How Many Fundamental Duties in Our Indian Constitution?

How Many Fundamental Duties in Our Indian Constitution

A constitution is the basic set of rules and principles specifying how a country should be governed, how power is distributed and controlled, and what rights and duties a citizen possess. It is usually written down and contained within a single document..

The Constituent Assembly met for the first time in New Delhi on 9 December 1946 in the Constitution Hall which is now known as the Central Hall of Parliament House. Decorated elegantly for the occasion, the Chamber wore a new look on that day with a constellation of bright lamps hanging from the high ceilings and also from the brackets on its walls.

Overwhelmed and jubilant as they were, the hon’ble members sat in semi-circular rows facing the Presidential dais. The desks which could be warmed electrically were placed on sloping green-carpeted terraces. Those who adorned the front row were Pandit Jawaharlal Nehru, Maulana Abul Kalam Azad, Sardar Vallabhbhai Patel, Acharya J.B. Kripalani, Dr. Rajendra Prasad, Smt. Sarojini Naidu, Shri Hare-Krushna Mahatab, Pandit Govind Ballabh Pant, Dr. B.R. Ambedkar, Shri Sarat Chandra Bose, Shri C. Rajagopalachari and Shri M. Asaf Ali. Two hundred and seven representatives, including nine women, were present.

Articles and Schedules in the Indian Constitution

The Indian constitution is the longest in the world with 448 articles, 12 schedules, and 98 amendments. It nearly took 3 years to draft the Indian constitution. The constituent assembly 284 members, out of which 15 were women. The drafting committee submitted the draft in November 1949, after which they took three more years to complete it.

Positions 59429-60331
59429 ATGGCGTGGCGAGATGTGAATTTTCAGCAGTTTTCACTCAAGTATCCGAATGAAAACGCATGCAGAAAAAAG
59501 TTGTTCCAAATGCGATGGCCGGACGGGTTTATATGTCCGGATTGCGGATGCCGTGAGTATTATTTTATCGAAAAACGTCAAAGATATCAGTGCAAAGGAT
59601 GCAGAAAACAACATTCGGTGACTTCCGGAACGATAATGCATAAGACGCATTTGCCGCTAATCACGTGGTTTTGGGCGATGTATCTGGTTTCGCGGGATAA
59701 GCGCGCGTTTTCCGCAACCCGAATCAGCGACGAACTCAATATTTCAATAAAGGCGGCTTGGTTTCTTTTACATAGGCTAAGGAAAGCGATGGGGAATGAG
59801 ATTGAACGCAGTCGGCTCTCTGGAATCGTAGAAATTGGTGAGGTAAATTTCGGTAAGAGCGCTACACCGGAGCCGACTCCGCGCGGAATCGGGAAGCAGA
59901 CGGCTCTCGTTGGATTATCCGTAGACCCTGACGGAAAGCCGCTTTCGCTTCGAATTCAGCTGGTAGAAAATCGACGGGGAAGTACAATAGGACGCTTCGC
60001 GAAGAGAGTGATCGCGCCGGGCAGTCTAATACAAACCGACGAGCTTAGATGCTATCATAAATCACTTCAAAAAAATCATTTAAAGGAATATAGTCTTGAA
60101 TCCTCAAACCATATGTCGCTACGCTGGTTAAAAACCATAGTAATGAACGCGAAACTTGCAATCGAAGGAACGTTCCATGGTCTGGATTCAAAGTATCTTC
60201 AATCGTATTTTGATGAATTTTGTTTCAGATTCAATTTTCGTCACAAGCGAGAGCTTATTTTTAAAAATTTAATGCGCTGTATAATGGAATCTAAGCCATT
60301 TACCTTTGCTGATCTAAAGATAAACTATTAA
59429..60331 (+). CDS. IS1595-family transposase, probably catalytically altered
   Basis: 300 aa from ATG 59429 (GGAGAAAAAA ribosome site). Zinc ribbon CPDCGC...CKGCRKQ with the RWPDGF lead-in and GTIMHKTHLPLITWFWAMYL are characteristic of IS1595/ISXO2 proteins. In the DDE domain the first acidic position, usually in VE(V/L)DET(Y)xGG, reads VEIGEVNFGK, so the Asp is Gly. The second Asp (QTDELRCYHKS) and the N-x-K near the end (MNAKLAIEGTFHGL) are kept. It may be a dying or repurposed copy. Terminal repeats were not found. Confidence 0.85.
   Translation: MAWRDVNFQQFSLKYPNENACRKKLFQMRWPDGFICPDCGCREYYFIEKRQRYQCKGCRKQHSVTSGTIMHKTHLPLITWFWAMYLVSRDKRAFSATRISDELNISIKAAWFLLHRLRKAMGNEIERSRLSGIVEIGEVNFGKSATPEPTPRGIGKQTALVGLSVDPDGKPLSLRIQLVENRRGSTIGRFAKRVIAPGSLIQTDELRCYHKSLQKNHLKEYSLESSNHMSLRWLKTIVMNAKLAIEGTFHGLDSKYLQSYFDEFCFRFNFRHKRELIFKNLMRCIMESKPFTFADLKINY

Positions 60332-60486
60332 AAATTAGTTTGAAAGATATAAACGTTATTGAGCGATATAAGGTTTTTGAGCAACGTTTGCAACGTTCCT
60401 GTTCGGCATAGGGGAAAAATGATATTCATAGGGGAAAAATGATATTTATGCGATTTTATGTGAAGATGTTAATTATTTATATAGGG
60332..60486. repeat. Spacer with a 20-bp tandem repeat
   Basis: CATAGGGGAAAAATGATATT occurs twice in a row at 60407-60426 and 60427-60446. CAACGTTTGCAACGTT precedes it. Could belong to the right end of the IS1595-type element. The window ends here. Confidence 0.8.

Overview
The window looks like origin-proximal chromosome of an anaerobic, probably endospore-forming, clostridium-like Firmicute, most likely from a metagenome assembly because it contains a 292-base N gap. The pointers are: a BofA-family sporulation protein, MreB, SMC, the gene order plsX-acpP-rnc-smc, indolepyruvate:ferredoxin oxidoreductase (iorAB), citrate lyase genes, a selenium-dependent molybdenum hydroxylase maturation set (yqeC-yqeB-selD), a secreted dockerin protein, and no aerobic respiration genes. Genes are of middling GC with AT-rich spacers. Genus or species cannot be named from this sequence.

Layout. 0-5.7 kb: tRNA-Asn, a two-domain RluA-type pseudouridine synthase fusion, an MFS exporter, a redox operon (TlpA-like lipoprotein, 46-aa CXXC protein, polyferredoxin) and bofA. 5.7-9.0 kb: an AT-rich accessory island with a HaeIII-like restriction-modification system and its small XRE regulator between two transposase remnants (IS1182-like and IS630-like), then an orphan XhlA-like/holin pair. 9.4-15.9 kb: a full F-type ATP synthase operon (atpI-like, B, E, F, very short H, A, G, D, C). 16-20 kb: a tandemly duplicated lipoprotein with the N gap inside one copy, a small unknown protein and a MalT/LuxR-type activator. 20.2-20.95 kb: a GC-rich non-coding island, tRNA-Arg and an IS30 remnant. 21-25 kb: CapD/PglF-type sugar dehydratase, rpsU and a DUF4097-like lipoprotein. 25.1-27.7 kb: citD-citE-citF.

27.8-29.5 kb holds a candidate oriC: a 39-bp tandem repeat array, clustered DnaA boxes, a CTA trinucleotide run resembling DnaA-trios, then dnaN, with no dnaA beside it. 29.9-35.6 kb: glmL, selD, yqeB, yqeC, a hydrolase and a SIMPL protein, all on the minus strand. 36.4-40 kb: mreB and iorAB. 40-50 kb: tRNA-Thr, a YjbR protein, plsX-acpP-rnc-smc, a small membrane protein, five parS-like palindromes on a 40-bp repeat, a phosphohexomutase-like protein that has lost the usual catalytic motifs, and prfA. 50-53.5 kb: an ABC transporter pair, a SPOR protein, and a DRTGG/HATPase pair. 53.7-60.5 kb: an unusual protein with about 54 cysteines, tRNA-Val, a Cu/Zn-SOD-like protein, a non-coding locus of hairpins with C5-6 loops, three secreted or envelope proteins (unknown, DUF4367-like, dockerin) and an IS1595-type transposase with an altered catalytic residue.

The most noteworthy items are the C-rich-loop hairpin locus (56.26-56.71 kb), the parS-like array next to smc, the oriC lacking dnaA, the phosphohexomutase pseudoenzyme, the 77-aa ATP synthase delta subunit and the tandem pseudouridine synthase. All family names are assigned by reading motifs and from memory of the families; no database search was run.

The constitution of India was handwritten and calligraphed both in English and Hindi, it wasn’t typed or printed. The original copies are kept safely inside helium-filled cases in the library of the Parliament of India.

The Indian Constitution has taken various features from other constitutions. The concepts of liberty, equality, and fraternity were taken from the French Constitution. The idea of 5-year plans was taken from the USSR and the concept of socio-economic rights was taken from Ireland. Most importantly, the law on which the Supreme Court works was taken from Japan. Many other concepts have been borrowed from other countries.

Samvidhan Divas

Constitution Day is also known as ‘Samvidhan Divas’, is celebrated in our country on 26th November every year to commemorate the adoption of the Constitution of India. On 26th November 1949, the Constituent Assembly of India adopted the Constitution of India, which came into effect from 26th January 1950. The Ministry of Social Justice and Empowerment on 19th November 2015 notified the decision of the Government of India to celebrate the 26th day of November every year as ‘Constitution Day’ to promote Constitution values among citizens.

The people of India are the ultimate custodians of the Constitution. It is in them that sovereignty vests and it is in their name that the Constitution was adopted. The Constitution empowers the citizen, but the citizen to empower the Constitution – by following it, by adhering to it, by protecting it, and by persevering to make it more meaningful with words and deeds.